It was The Green Tree, then it was Robertson’s, then it was something else, then finally, with a dreadful air of self-parody, The Gorgie Bar.
Now boarded up and with work going on inside…
…to make it into a branch of the Co-op’s Funeralcare business.
It will definitely be a much more jovial and lively place than any incarnation of the pub.
Meanwhile, at Murrayfield stadium (aka BT Murrayfield) they’re getting so excited by the prospect of a few multi-millionaires banging out some blues-rock on June 9 that Jon Pasche’s classic two-dimensional design has once again been twisted, meretriciously, into this shadow of itself…
Why two? Why now (well, actually a few weeks ago)? At upward of £400 for good tickets, I’ll probably not being investigating much more closely.
The Wetherspoon bar at The Caley Picture House has been open for over year now – this plaque is outside;
here is the foyer;
and here’s the main bar, in front of the stage of the old Caley. The company has done a great job of the renovations and have paid appropriate respect to the history of the building, as they always do.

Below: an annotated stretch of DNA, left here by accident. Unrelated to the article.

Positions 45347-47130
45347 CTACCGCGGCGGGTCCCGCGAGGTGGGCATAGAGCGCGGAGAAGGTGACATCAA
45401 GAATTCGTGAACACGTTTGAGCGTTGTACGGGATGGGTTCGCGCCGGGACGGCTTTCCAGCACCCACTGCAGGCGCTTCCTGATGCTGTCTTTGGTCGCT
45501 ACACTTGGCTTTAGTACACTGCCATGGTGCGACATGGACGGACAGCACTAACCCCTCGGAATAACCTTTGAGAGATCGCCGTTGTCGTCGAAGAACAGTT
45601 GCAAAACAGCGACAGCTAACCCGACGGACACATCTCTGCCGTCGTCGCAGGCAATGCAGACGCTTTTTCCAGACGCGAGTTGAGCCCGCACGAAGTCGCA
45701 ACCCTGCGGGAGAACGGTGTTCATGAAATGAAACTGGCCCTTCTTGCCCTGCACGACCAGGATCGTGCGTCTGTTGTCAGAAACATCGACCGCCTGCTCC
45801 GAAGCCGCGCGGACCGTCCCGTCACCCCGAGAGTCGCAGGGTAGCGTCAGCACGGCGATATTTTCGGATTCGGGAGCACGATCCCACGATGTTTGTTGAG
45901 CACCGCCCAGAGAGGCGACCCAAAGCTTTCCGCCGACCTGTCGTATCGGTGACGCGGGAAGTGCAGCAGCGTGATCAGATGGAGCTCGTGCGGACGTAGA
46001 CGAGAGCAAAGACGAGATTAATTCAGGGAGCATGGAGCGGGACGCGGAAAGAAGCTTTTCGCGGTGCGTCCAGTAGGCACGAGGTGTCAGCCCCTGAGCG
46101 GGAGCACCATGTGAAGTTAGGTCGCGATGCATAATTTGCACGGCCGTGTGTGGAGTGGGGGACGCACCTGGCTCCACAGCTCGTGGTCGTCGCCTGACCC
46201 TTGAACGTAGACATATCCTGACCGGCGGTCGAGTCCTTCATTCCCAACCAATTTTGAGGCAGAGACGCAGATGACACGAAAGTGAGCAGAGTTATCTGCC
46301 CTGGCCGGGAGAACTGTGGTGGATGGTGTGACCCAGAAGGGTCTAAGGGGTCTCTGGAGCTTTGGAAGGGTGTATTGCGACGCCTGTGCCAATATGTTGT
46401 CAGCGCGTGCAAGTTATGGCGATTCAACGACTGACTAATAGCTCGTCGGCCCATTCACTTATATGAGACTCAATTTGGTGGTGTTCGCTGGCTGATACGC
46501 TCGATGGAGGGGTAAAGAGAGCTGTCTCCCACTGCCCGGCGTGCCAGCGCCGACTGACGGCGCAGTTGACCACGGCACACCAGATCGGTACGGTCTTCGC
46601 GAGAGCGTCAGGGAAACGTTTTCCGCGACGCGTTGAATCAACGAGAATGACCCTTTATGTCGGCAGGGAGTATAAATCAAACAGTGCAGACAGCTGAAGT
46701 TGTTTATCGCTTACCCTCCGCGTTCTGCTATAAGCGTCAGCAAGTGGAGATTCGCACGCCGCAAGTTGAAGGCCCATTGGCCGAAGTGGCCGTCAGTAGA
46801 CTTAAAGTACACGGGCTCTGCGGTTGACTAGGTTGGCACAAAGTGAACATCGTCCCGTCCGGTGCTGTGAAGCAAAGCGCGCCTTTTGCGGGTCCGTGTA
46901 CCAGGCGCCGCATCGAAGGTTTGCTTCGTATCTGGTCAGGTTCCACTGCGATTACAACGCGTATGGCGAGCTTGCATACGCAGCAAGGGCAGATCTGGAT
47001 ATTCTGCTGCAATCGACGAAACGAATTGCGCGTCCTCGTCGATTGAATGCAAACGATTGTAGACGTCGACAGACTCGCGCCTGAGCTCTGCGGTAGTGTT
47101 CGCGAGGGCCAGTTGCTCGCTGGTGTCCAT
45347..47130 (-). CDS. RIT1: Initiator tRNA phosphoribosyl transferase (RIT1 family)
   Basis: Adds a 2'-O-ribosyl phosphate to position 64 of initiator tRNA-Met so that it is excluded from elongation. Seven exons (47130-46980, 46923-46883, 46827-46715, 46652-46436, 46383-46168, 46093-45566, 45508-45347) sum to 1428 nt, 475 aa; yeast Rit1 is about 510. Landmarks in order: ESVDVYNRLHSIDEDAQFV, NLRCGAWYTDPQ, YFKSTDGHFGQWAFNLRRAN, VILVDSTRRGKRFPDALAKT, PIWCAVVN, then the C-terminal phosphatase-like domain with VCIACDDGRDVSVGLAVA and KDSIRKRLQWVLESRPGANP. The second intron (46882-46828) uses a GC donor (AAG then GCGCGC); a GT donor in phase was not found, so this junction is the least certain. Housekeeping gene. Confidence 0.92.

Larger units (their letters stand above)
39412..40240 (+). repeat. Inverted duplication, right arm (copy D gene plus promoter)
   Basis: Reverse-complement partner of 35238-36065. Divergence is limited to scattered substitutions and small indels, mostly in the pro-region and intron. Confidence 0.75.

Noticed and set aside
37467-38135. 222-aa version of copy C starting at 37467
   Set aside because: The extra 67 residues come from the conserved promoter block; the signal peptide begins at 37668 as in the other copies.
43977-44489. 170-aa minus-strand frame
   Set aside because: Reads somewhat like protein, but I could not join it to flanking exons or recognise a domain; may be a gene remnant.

The latest edition of Pints of View mentions that the pub has been nominated for a CAMRA/Historic England (sic) Pub Design Award.
Unfortunately, this wee sign in the foyer lets the side down a bit. Ignoring the extra apostrophe (nobody cares about that, do they?), we have the information that Beck had played at the Caley Picture House, as had a duo called Bogert & Appice…
When, in fact, on 9 January 1974, something like this happened at the Caley…
As the plaque also says, Queen played there – they don’t mention they were the support for Mott the Hoople (I was there.)
As for Pink Floyd, the excellent Edinburgh Gig Archive reports that although there was a show booked there for 19th May 1971, it was moved to the University’s Health Centre in Bristo Square. The Songkick website also places the gig at the University, while Pink Floyd Archives lists it as being at The Caley.
I would tend to follow Edinburgh Gig Archive. I wasn’t there, but I did see Pink Floyd at The Usher Hall, about three minutes walk away, on 5 November 1974.
Last Friday, a second Brew Dog opened on the other side of Lothian Road, I look forward to a visit soon.
When I arrived back from the Christmas holidays, I was delighted to have received this CD from a dear friend.